Building a Pipeline for Extracting and Graphing Entities and Relations from a Corpus of Documents

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Miroculus is a startup developing a simple, quick and affordable blood test to diagnose cancer and other diseases at an early stage. Their test device can detect the existence of micro-RNAs (miRNAs) in the patient’s blood, which may correlate with a particular disease.

Miroculus developed the loom.bio tool that builds a visual graph according to the relations between Genes, miRNAs and Conditions, extracted from uncurated public articles (ie. Pubmed, PMC, etc.)

Microsoft and Miroculus collaborated to build a pipeline to process a corpus of medical documents. The pipeline is a generalized solution that extracts entities from the documents, finds whether a relation exists between them, then stores the derived relations in a database representing a graph.

The Problem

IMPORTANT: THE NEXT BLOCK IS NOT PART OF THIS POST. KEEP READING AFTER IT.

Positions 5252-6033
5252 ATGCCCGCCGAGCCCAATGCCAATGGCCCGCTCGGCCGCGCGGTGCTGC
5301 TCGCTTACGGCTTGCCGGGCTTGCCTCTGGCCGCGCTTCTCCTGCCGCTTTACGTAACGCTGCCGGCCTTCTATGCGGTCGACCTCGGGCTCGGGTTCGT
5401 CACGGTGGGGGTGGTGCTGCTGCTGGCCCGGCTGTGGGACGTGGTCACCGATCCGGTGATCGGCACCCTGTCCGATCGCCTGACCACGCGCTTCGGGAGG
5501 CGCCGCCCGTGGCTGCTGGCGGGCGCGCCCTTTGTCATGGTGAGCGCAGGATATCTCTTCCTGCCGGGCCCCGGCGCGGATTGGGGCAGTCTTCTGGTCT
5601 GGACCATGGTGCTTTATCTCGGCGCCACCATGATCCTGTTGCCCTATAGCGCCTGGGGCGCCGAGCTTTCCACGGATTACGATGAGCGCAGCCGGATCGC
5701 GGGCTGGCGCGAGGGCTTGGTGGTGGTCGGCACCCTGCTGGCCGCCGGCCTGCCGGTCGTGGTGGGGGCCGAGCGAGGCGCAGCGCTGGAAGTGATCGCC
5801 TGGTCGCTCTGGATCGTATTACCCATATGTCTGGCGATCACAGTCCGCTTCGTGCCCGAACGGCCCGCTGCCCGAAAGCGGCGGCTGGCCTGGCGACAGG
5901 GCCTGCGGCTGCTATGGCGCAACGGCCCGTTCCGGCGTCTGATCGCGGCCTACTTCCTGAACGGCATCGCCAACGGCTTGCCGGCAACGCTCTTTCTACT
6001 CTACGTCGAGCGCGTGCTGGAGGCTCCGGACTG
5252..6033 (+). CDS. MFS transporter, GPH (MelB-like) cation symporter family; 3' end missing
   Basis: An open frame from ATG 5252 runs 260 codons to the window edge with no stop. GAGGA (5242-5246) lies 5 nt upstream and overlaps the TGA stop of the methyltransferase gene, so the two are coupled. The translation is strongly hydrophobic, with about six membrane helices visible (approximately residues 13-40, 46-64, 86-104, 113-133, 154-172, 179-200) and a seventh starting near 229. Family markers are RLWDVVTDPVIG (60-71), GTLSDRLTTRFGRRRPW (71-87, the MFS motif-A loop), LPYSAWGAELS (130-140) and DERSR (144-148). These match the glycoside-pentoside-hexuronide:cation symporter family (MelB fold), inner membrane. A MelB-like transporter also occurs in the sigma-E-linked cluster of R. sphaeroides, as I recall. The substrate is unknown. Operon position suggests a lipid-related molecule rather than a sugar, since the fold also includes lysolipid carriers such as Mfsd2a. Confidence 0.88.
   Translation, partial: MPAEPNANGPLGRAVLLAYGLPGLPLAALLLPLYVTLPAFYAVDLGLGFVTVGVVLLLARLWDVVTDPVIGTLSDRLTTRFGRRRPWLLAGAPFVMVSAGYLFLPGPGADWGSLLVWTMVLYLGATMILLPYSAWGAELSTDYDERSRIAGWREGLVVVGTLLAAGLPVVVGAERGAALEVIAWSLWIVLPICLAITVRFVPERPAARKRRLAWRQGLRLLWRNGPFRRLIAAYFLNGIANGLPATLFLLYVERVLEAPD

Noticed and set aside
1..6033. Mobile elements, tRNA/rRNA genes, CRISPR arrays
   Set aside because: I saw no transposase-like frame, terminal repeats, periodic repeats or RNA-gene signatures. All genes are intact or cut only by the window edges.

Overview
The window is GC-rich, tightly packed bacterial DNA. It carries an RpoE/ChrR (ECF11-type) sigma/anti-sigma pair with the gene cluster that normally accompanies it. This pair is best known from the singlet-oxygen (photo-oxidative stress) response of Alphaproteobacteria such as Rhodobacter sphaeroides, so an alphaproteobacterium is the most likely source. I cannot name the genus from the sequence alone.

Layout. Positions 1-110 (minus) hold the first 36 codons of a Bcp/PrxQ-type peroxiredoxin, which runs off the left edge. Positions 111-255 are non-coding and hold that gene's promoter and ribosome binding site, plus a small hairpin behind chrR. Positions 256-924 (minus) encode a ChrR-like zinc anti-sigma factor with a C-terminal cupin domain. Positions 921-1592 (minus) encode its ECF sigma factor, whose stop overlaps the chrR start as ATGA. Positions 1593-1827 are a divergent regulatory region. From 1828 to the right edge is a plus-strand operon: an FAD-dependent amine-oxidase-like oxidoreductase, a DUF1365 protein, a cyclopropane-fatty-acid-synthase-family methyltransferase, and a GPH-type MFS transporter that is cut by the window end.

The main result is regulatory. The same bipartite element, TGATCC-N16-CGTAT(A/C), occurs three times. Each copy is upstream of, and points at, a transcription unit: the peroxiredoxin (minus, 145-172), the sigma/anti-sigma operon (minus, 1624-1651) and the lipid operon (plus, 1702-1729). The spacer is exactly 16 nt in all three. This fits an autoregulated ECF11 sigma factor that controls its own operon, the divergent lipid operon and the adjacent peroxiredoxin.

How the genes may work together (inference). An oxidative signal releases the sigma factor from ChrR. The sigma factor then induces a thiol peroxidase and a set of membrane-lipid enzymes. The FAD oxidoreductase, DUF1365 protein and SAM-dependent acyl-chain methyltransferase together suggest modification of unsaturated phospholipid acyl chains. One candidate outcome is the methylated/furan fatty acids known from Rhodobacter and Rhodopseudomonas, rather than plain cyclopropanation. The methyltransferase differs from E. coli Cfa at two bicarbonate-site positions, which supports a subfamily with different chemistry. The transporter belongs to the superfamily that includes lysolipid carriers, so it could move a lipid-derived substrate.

We wanted to build a corpus-to-graph pipeline that is:

  1. Reusable across different corpora and domains
  2. Scalable across different pipeline tasks
  3. Easily integrated with GitHub for continuous deployment
  4. Easily manageable

Design Architecture

Diagram of architecture and workflow

Design Choices

For this project, we extract relationships between miRNAs and genes, based on the connections that we find in medical research documents available on PubMed and PMC.

To extract entity relations from a single document, we perform the following sequence:

  1. Split a document retrieved from the corpus into sentences
  2. Extract miRNA and gene entities from each sentence
  3. Use a binary classifier to discover relations between each pair of sentences and entities
  4. Create an entry in the Graph DB for each related entity pair. The entry includes entities, classification, score, and reference sentence.

We’ve developed a pipeline that uses a scheduled WebJob to periodically query for new documents in the corpus. This sequence is repeated for each document in the corpus.

Each job is implemented as an Azure App Service feature called WebJobs. Each WebJob listens to a queue, which represents the queue of job messages.

Azure Web Apps are easily integrated to GitHub, and using queues is a good practice for supporting scalability. Additionally, each WebJob, as part of Azure App Service, is scalable separately.